The upcoming 2019 Australian Infrastructure Audit will call for clear, publicly available guidance for the infrastructure sector explaining how to manage risk and plan for greater resilience.

Ms. Madew says a common challenge for private businesses is a lack of information about the scale of risks, impacts and the costs of addressing them.

“This is important in a rapidly changing environment, where risks are shifting in nature and severity. Understanding the scale of potential threats, their impacts and the costs of addressing them is critical to proactively respond to both short- and long-term risks to infrastructure assets and networks.”

In addition to addressing these risks, Ms. Madew acknowledges challenges already in need of attention, such as the large road construction maintenance backlog.

Ms. Madew says there is little doubt a maintenance backlog exists across many parts of the infrastructure networks, with variations by sector and region. She notes, however, funding decisions and project delivery are matters for governments.

“Some of the maintenance backlog is evident to users of many roads and bridges that suffer from poor upkeep, particularly in regional areas, causing safety risks, reliability issues and adding to vehicle costs.”

Ms. Madew points out the causes of the maintenance backlog are diverse. In some cases she understands the absence of cost recovery arrangements mean there is no mechanism linking usage, driving the physical deprecation of assets.

In other cases Ms. Madew says the backlog has been caused by governments prioritising the construction of new assets over maintaining existing ones, or failing to undertake preventative maintenance, leading to higher costs for reactive maintenance.

“These are all issues which will need to be addressed as we look to accommodate a growing and changing population,” she says.

When talking about Infrastructure Australia’s priorities for this year, Ms. Madew points out the Infrastructure Priority List.

The Priority List, created by Infrastructure Australia, presents nationally significant investment opportunities for all levels of government to choose from.

The most recent update of this list was released in February 2019 and included a $58 billion pipeline of potential investments.

“Many projects on this year’s Priority List respond to the challenges of population growth and congestion in our growing cities.”

While the list includes major public transport investments such as the Sydney Metro, Brisbane Metro and Victoria’s Ballarat Line Upgrade, Ms. Madew says it is not all about new large-scale investments.

“A number of inclusions on this year’s Priority List focus on getting the most out of existing infrastructure through the use of smart technology, such as intelligent transport systems,” she says.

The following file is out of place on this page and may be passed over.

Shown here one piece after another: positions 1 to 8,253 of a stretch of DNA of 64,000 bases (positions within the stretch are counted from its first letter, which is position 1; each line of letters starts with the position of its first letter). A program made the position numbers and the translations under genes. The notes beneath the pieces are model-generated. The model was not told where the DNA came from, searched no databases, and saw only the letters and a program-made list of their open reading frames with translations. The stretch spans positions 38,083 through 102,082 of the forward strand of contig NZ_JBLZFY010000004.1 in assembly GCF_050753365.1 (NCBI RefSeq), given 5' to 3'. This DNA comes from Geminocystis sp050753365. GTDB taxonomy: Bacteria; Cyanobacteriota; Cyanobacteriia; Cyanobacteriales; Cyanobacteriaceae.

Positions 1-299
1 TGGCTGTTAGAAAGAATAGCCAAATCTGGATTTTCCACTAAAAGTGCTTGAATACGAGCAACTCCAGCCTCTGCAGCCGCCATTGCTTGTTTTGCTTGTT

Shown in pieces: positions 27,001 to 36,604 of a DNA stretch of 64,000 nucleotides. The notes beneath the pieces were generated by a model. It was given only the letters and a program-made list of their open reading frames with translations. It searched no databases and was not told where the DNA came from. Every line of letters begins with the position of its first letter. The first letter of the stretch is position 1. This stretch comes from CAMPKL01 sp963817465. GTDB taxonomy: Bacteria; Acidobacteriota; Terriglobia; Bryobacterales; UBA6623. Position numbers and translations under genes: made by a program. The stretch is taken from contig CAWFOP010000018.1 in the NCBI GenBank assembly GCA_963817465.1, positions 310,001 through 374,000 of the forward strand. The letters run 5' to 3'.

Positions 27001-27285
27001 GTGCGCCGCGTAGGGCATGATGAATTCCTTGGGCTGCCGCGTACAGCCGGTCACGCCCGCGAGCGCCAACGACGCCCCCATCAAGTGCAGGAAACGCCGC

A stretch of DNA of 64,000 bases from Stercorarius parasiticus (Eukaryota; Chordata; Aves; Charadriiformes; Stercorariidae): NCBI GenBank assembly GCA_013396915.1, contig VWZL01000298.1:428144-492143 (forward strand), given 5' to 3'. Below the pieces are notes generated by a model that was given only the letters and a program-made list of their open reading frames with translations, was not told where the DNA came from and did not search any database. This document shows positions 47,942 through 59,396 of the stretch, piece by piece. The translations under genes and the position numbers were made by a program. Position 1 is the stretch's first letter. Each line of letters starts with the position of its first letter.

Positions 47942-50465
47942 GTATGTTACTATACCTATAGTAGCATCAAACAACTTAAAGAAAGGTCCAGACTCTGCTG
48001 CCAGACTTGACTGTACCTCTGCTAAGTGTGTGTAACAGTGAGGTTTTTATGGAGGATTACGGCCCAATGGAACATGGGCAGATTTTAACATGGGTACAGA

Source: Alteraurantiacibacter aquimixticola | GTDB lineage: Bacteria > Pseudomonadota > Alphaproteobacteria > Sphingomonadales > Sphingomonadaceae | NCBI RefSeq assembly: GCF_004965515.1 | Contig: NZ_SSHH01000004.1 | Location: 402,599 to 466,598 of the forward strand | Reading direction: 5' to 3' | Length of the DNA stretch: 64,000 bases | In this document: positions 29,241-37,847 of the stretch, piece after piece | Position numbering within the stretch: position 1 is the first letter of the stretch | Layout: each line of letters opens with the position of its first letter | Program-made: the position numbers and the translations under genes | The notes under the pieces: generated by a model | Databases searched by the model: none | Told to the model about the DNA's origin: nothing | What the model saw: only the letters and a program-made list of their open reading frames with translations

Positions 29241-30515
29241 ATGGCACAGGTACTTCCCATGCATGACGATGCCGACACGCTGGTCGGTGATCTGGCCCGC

These included projects such as the Monash Freeway upgrade stage two, the Regency Road to Pym Street section of Adelaide’s North-South Corridor and a proposal to improve the performance and efficiency of motorways in Sydney’s CBD.

The list also identifies regional road safety improvements as a national priority.

“Between 2008 and 2016, more than half of Australia’s road fatalities occurred in our regions, meaning that, relative to population size, the fatality rate was more than four times greater than for major cities.”

Infrastructure deficiencies have a role to play in causing accidents and she says the expected increase in heavy freight vehicles on roads could lead to further fatalities.

“Given the scale of the problem, we are calling on governments to prioritise investment in high-risk sections of regional roads across Australia.”

Under the leadership of Ms. Madew, Infrastructure Australia will continue its strong focus on improving project selection and infrastructure decision-making such as calling on governments for positive change.

“We know that well-developed business cases are critical to ensuring investments deliver the best results. We are also focused on driving sustained infrastructure reform to ensure services are meeting community needs,” Ms. Madew says.

With congestion, overcrowding and service outages a common feature of networks, she says, it is clear infrastructure needs to work harder to support Australia into the future.

Ms. Madew recognises Infrastructure Australia has an important role to play in highlighting the long-term opportunities for investment and reform that will improve living standards and national productivity.

“To deliver lasting benefits for the community, we must also be a consensus builder and ensure decision makers are appropriately planning for the future. As we seek to drive better outcomes for the community, improving collaboration and coordination with stakeholders across government, industry and the community will be a key focus.”